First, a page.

Retirement health care costs
- Proper planning can help ensure health-related expenses won't deplete your retirement savings.
- Government programs like Medicare only cover some medical expenses.
- Consider insurance to help pay the cost of long-term care (LTC).
Planning ahead for health care expenses is essential. How much will you need? Your costs will vary based on your income, age, health, location, your Medicare or supplemental plans and life expectancy.
Evaluating retirement health care costs
The financial impact of dealing with a serious illness can be devastating, and even everyday medical expenses such as prescription drug costs and routine medical services can add up over time. Planning now can help ensure you have enough money to pay for health care throughout retirement.
Health care costs for retirees are likely to continue to rise. For example, by 2020 a 65-year-old married couple without an employer-based health plan and with median drug expenses could need a total of $365,000 to $454,000 to pay for Medigap, Medicare Part B and Part D premiums and out-of-pocket drug expenses.1
Introduction to Medicare
Medicare is a federal health insurance program that provides coverage for people age 65 and older, and for some disabled people under age 65. The program consists of four parts, each of which covers different health-related expenses.
|Medicare Part A||Medicare Part B||Medicare Part C||Medicare Part D|
|Hospital Insurance||Medical Insurance||Medicare Advantage||Prescription Drug Plan|
|Helps pay for in-patient care in a hospital or skilled nursing facility (following a hospital stay), some home health care and hospice care||Helps pay for doctors' services and many other medical services and supplies that are not covered by hospital insurance||Allows you to participate in PPO-, PFFS, and HMO-type managed care plans||Helps pay for medications prescribed by doctors|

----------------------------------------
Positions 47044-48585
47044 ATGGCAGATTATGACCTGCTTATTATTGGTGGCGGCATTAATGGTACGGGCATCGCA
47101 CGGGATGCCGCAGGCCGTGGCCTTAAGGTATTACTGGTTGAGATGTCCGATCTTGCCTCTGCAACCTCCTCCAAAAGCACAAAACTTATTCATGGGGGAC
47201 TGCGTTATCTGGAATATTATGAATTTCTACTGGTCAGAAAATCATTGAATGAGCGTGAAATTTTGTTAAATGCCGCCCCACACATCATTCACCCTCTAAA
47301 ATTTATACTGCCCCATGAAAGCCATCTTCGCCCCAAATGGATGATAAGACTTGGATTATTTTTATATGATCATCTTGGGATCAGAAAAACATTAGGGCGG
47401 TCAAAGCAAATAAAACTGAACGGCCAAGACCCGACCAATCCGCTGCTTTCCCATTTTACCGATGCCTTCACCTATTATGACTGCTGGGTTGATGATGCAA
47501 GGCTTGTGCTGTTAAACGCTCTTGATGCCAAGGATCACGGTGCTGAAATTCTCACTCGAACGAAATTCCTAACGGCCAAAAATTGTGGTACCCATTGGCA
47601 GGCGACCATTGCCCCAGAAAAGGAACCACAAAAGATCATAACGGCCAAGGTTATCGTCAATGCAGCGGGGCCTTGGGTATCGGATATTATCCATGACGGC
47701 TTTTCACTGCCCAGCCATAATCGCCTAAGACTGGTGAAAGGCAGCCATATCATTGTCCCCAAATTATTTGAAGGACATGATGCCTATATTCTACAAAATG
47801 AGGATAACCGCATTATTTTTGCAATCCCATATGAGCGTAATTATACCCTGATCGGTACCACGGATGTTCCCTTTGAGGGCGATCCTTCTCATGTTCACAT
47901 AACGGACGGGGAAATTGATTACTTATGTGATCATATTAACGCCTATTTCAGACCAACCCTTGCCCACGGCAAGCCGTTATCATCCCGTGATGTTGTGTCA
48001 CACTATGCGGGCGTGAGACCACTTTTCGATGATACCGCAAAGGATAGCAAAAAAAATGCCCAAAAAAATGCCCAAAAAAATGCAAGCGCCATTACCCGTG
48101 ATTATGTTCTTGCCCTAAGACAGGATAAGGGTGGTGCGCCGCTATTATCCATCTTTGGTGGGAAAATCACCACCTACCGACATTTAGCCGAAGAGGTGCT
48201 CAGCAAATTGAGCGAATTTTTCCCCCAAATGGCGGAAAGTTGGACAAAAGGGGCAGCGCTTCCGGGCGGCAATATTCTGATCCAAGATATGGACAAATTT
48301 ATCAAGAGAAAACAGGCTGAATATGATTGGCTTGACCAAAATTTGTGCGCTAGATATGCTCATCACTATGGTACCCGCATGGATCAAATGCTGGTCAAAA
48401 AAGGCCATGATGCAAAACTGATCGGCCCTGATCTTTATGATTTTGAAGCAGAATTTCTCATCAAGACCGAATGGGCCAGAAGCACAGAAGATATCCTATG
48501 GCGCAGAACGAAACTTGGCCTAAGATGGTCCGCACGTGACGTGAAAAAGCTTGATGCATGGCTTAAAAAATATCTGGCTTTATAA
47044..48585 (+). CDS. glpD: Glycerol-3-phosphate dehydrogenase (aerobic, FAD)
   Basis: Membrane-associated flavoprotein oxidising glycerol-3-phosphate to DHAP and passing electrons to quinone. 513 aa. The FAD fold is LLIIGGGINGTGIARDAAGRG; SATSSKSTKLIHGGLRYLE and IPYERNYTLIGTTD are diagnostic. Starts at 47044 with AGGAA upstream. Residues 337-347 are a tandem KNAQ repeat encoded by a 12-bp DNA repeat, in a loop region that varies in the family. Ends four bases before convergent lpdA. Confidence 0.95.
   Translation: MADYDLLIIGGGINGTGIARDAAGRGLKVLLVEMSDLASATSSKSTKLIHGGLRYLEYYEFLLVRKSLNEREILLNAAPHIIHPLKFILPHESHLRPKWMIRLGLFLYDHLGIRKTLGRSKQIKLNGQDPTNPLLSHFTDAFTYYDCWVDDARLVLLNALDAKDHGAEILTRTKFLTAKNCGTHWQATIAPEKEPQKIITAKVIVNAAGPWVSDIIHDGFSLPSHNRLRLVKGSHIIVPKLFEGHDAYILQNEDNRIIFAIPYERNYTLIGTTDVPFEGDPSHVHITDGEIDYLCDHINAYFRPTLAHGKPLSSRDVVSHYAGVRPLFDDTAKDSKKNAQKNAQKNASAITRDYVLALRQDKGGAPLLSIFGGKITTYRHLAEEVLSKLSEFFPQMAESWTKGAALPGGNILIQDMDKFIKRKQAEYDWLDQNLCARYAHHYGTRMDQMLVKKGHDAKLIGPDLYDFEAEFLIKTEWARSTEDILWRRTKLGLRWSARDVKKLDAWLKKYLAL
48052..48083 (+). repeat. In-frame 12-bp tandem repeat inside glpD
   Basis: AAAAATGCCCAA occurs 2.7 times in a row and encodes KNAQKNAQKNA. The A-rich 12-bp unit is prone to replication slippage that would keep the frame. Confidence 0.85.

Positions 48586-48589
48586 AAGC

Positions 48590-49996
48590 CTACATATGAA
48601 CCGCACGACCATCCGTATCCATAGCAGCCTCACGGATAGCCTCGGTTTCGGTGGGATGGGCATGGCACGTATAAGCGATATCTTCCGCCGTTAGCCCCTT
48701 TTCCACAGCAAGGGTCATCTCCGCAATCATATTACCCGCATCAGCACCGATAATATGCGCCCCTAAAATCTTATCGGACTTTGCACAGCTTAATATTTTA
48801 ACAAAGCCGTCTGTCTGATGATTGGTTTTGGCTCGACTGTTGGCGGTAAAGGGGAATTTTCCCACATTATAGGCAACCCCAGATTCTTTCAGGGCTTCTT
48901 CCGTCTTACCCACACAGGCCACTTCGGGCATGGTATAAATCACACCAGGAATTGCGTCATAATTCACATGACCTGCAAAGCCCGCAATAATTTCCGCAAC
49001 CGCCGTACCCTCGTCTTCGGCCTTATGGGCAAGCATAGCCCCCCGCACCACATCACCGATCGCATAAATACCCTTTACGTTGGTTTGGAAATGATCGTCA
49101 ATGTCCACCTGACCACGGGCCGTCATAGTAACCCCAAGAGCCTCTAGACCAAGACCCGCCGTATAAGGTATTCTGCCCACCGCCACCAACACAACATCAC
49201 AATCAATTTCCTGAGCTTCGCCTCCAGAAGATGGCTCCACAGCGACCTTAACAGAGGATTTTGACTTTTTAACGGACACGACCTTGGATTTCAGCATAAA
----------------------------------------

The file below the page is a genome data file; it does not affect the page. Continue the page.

|No premium if you and your spouse paid Medicare taxes during 40 or more quarters||Optional coverage||If you are enrolled in Medicare Part A and Part B, you are eligible to switch to Part C||Pays outpatient drug care costs|
|Requires a monthly premium payment for all participants2||Requires a monthly premium payment for all participants3|
|Deductible and cost-sharing limits may apply. In the coverage gap stage, there are different cost sharing percentages for brand name vs. generic drugs|
Several types of Part C plans are available, including:
- Preferred Provider Organization (PPO). This plan allows you to see any doctor or specialist; however, visiting doctors outside your PPO network will involve extra costs.
- Health Maintenance Organization (HMO). You have access to doctors in the HMO network only.
- Private Fee-for-Service (PFFS). You can see any doctor who is willing to accept the fees and terms of the PFFS.
- Special Needs. These plans are intended for people with certain chronic diseases or special health care needs.
- Medical Savings Account (MSA). This plan includes a high-deductible health insurance plan and a savings account in which Medicare deposits money for you to use for health care costs.
Enrolling in Medicare
If you are already receiving Social Security, you are automatically enrolled in Medicare at age 65. If you want to enroll in Medicare but are not taking (or not eligible for) Social Security, you can enroll three months before the month of your 65th birthday and the three months after. For example, if your birthday is March 15, you can apply anytime from November through the end of June.
Medigap and Medicaid
Medicare is only one of the sources of health care coverage available to retirees. You may also be eligible for Medigap or Medicaid.